Common trigger foods that ignite heartburn or acid reflux include: alcohol, fried and fatty foods, too much caffeine, and soda.  Of course, eating too fast and too much also play a huge role!

To reduce heartburn and acid reflux naturally, enjoy foods from nature like broccoli, asparagus, cauliflower, cucumbers, oatmeal, ginger, walnuts and lean meats.  Allow two hours before bedtime for your food to digest and avoid lying down to allow time for the food to pass out of the stomach and into the small intestine.

The regular use of aspirin and NSAIDS (nonsteroidal anti-inflammatory drugs) such as ibuprofen, naproxen, or Celebrex, can also irritate the esophagus.  

Medications for Constipation

People who are constipated often take laxatives to promote regularity.  Mineral Oil, Lactulose, Miralax and Senna are included in this category.  These products work mostly by helping to retain water in the stool, which increases the movement out of the GI tract.  

None of these drugs, prescription or over-the-counter, are recommended for any more than short-term use. If you are using this type of medication more than two times a week, then you are certainly at risk for major nutrient loss. They can also cause diarrhea, nausea, and black tarry stools. Because they speed up the passage of food through the digestive system, the body doesn’t have time to extract all the healthy nutrients from food. They basically “clean out the pipes” in your intestines like Drano does in your home plumbing system.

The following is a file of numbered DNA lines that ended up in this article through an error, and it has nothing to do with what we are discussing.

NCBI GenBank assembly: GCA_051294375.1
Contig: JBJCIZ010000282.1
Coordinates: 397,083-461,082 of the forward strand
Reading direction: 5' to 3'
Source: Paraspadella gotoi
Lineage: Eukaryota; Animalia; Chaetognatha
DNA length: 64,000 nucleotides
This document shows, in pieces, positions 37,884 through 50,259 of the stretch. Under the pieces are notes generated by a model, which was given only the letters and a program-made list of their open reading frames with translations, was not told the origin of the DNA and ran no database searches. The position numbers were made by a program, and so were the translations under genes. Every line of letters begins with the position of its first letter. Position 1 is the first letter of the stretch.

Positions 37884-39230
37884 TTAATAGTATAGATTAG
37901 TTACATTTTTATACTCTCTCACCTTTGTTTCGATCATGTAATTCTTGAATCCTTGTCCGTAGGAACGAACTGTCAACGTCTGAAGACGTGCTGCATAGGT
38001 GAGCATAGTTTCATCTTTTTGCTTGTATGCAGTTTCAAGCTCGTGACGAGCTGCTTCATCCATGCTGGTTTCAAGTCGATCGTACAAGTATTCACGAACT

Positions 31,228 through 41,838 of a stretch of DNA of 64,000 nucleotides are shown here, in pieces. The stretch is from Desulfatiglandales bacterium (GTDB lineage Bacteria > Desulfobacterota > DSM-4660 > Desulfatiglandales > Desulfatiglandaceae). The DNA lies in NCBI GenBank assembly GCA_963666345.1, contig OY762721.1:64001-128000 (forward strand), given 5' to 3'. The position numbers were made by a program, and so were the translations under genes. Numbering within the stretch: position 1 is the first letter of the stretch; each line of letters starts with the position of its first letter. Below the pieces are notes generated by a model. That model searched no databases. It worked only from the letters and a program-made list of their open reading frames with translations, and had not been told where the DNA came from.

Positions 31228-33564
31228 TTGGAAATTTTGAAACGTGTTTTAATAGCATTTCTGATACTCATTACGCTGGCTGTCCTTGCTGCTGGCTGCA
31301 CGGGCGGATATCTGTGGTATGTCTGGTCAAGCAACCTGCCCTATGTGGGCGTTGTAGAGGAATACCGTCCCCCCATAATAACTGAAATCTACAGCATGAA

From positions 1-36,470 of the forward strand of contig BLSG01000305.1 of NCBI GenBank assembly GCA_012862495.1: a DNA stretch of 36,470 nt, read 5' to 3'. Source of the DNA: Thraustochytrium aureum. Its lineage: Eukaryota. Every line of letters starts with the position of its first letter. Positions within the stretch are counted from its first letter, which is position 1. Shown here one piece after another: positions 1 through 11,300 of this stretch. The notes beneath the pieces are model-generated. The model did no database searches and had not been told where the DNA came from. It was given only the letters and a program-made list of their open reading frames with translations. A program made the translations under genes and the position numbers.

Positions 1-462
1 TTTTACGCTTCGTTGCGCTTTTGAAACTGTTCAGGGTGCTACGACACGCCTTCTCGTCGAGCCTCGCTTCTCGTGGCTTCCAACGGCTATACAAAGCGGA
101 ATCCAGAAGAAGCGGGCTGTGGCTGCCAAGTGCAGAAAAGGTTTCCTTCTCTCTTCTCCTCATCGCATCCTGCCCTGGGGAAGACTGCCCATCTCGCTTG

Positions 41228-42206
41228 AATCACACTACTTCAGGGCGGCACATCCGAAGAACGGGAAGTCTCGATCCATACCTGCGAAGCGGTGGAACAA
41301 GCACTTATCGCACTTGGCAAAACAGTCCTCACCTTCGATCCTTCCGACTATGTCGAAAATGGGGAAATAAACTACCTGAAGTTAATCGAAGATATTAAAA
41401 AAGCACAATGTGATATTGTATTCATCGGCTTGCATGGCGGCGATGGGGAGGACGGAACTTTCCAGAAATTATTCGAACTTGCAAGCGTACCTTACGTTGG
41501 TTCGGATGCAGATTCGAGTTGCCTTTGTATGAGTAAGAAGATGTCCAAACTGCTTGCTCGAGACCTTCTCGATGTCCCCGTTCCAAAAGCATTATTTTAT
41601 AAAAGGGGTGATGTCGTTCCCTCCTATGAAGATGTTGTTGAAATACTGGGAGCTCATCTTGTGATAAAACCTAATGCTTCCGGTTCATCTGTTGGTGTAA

Laxatives have the greatest impact on fat-soluble vitamins like Vitamins A and D and on minerals, especially Zinc.  Important for good vision (especially at night), normal immune function, and healthy reproduction, Vitamin A also plays an important role for vibrant skin and detoxification of chemicals such as PCB (polychlorinated biphenyl), a probable cancer-causer.  We discussed Vitamin D in the above section on acid-reducing meds.  Be sure to know your level. It is easy and inexpensive to replete. Many Americans are low on Zinc and symptoms of this deficiency include acne, joint pain, menstrual problems, poor immunity, and brittle hair.  Zinc-rich foods include: generally animal sources and a handful of plants such as spinach, pumpkin seeds, squash seeds, nuts, dark chocolate, toasted wheat germ, beans, and mushrooms.